According to the Port Hope Community Health Concerns Committee, urine samples collected from participants in the small Ontario town and analyzed at a radioisotope lab in Germany were found to contain radioactive substances the government and the companies involved have "never admitted even exist in Port Hope."

Details of the study will be released Tuesday.

Fearing increased rates of cancer and other ailments, the community group teamed up with the Uranium Medical Research Centre, an independent clinical research group, to conduct medical tests on area residents.

Residents had to take matters into their own hands because the federal government has refused to do its own comprehensive health study, said spokesman John Miller.

"All the people who live there really want to know, 'Is our community safe,' and the assurances that 'It's probably safe,' are just not convincing to us," said Miller, whose lived in the community for 12 years.

"Port Hope has been exposed to radioactivity for about 70 years --longer than almost anyone in the world -- from man-made ceramized, insoluble uranium and for there never to have been health tests in all that time is ludicrous."

Port Hope is currently home to the Cameco uranium refinery, which processes uranium hexafluoride for U.S. nuclear reactors.

Radioactive results positive, Port Hope group says


12th November 2007

A new health study shows some residents of Port Hope have been contaminated with radioactive chemicals.

Fearing increased rates of cancer and other ailments, the Port Hope community health concerns committee hired an independent clinical research group to look into the matter.

Spokesman John Miller said today that residents were forced to take matters into their own hands after the federal government refused to do its own comprehensive health study.

According to the group, which will release its full findings tomorrow, urine samples collected from participants tested positive for a variety of radioactive substances.

The town just east of Toronto is the site of the largest cleanup of radioactive soil in North American history.

Uranium refinery operations are believed to be responsible for contaminating some 3.5 million cubic meters of soil.

Uranium Plant Sparks Community Concerns Over Radioactive Poisoning

City News

12th November 2007

Cameco is the world's largest producer of uranium, and their logo looms large on the side of buildings which cast shadows on the waterfront in Port Hope, Ont.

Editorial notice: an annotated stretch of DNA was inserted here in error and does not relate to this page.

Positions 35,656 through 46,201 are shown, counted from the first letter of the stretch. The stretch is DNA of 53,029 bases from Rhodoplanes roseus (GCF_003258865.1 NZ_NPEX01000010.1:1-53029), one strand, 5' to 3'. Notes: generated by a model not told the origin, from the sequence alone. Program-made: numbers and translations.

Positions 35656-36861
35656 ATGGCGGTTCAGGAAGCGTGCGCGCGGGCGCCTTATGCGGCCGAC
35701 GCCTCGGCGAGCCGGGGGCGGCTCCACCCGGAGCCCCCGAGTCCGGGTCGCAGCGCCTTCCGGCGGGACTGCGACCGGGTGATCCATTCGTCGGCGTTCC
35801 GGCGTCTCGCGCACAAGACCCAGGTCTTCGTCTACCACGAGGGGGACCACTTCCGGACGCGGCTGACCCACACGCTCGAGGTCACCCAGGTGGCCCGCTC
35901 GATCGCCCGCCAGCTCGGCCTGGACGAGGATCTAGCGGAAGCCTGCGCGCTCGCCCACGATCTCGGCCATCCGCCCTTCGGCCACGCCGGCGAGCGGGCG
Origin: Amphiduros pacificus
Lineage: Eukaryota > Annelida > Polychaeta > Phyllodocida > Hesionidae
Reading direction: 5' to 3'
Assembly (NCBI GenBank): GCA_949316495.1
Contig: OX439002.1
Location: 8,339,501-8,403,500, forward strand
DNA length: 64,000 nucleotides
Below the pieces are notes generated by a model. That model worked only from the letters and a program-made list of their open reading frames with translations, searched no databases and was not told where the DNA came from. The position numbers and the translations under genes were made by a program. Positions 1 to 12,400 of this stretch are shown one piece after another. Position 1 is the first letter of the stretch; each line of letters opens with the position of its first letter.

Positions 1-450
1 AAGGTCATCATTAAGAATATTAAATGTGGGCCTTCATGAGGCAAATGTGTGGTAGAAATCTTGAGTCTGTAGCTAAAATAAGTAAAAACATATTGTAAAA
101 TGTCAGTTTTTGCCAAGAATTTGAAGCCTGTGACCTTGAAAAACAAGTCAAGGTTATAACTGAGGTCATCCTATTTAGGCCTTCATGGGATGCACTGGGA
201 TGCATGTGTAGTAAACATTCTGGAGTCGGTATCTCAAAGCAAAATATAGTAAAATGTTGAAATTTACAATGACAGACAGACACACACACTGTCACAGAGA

But in those shadows, throughout the quiet area an hour and a half east of Toronto, concerns are mounting about the conversion plant, where locals fear radioactive particles are mounting in the soil they live on.

"The children, the adults, breath in those particles every day," said Faye Moore with the Port Hope Community Health Concerns Committee.

A federal estimate suggests there are 3.5 million cubic metres of low-level contamination hidden underground in Port Hope, and Ottawa has earmarked money to help clean it up. Still, the residents want the feds to conduct official health tests, something they waited years for and eventually decided to take on themselves.

What those urine tests reportedly found was some contamination in certain residents.

"There is contamination in people's bodies in Port Hope that we're very concerned about," said another Committee member and Ryerson University journalism professor John Miller. "We only had enough money to test a certain number, we want to be able to test a certain number. We want to be able to make sure our community is safe, that's all we're asking."

The tests were conducted by the Committee, alongside the Uranium Medical Research Centre, which fundraised to cover the costs.

CityNews tried to contact Cameco officials, who understandably wouldn't speak without seeing the results of the tests for themselves. The company provides quarterly environmental reports for the city. In July, one of their Port Hope plants was closed because of a uranium leak.

Moore said she understands the economic impact of Cameco for the roughly 15,000 residents of Port Hope, but insists the health tests raise essential questions about the regulation of radioactive materials.

"What is important is the truth and to understand the truth," Moore said.

The results of the Health Concerns Committee's tests will be officially released at a news conference on Tuesday. Cameco representatives say they're still waiting for their copy.